“I can just say from my experience with biogenic methane that when there is no scientific consensus, and something is politically contentious, it is basically impossible for politicians to just pick a number absent a scientific consensus,” he said.
“So the fact that the scientists weren’t able to come to a conclusive position on that makes it basically impossible for us to put something in place.”
The new (yet to be decided) limits will be part of a compulsory planning process which will implement the yet-to-be-promulgated 2020 Freshwater Naitonal Policy Statement.
Councils will develop regional water plans by 2024 and there will be a new Chief Freshwater Commissioner (a sitting or retired Environment Court judge)who will oversee freshwater hearings panels made up of freshwater commissioners, council and tangata whenua nominees.
The freshwater panels will make recommendations, and the councils will make the final decisions on them.
Farmers will, however, have plenty of time to implement the changes. Parker yesterday said 2050 could be a target.
“2050 might be a good date overall,” he said.
“But there are other catchments that we can get there earlier than that.
“So I wouldn’t want to put 2050 as a date because it could be a cause for delay.”
Underpinning this will be farm environmental plans which will be made mandatory under an addition in the Committee stages to the Resource Management Amendment Bill currently before Parliament and which will be rolled out in a staged process from this year.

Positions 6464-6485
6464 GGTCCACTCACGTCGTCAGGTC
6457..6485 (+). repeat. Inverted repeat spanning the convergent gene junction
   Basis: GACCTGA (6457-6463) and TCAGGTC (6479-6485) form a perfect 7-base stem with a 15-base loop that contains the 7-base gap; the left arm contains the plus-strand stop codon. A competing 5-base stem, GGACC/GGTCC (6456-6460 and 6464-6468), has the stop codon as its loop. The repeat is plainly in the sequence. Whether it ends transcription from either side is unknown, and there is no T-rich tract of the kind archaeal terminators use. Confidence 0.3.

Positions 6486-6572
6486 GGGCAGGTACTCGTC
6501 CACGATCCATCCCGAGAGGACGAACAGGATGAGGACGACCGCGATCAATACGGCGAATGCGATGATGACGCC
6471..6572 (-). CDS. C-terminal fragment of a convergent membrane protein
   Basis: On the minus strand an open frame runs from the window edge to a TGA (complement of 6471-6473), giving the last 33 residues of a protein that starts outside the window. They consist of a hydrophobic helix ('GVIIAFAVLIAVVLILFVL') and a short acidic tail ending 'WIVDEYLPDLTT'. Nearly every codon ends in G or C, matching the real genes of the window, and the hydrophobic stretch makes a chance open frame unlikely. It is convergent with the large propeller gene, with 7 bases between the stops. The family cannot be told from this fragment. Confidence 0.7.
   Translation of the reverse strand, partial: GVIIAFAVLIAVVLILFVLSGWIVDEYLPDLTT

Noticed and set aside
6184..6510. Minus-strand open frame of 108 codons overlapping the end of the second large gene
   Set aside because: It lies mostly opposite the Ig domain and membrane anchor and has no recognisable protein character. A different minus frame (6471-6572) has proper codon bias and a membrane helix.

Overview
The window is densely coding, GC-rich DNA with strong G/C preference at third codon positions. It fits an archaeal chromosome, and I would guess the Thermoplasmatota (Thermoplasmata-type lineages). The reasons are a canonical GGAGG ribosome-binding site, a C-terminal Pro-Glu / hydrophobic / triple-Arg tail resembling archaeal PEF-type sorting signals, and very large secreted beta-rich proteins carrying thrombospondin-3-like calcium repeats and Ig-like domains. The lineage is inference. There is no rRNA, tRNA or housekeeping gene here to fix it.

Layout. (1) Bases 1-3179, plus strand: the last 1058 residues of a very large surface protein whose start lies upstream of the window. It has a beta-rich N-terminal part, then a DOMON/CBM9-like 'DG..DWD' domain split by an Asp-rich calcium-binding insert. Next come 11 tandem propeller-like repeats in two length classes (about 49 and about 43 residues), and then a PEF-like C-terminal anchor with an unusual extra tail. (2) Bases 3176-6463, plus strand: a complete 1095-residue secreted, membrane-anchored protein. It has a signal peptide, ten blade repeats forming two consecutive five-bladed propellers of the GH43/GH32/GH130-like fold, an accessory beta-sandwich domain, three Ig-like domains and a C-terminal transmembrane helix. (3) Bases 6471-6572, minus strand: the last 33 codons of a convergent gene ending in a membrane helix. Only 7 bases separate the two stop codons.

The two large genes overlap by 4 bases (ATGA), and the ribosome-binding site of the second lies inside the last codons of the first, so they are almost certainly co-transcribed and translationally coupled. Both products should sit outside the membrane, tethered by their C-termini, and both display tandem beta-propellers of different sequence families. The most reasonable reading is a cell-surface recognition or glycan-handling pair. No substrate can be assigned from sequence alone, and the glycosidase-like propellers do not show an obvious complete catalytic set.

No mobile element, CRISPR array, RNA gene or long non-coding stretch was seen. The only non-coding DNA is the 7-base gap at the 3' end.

Stock will need to be excluded from waterways with fences to be at a minimum of 3m from the waterway though existing fences can stay in place.
Dairy cattle and pigs must be excluded by 2023; beef cattle and dairy support cattle and deer by 2025 and sheep will remain excluded from the provisions.
Most of that has survived the process (with some minor modificaitons0 from the original discussion document, but in what may be a nod to the Greens, Parker has now imposed a mandatory 190kg/ha per year limit on nitrogenous fertiliser.
The Greens have always proposed a nitrogen input tax to control nitrate runoff into waterways, but Parker and Labour have rejected this.
Up until now, that resistance has seen any input restrictions avoided as well.
But to avoid input restrictions or taxes requires that farmers are able to measure their nitrate outputs and they do this through a computer programme called “Overseer” which models runoff from their paddocks.
But a report by the Parliamentary Commissioner for the Environment, Simon Upton, last year called it an imperfect tool.
“It’s still not quite fit for purpose,” said Parker.
“And I think that if we can’t scrub that up, by the time that we get to water plans, there’ll be some agitation for another method of monitoring or controlling what these outcomes are.”
That would mean restriction or a tax on inputs.
That would raise more questions about farm economics though both Shaw and O’Connor put the argument that cleaning up our rivers could enhance the attractiveness of our primary products overseas.
But Parker has made it clear that the drive to make rivers swimmable is a deeply personal one driven by his own love of tramping in Otago and Southland.
“I’m someone who swims in rivers,” he said.
“I love rivers, and I love wetlands.
“You know, there are so many people in this room really here because they feel this.
“And I’m determined that we turn this around so that my children can swim in the rivers that I used to swim in.”
That is how it will be portrayed on the election campaign, and it was perhaps the proximity of the campaign that added both urgency and a willingness to compromise which allowed Parker to pull back on the dissolved inorganic nitrogen target.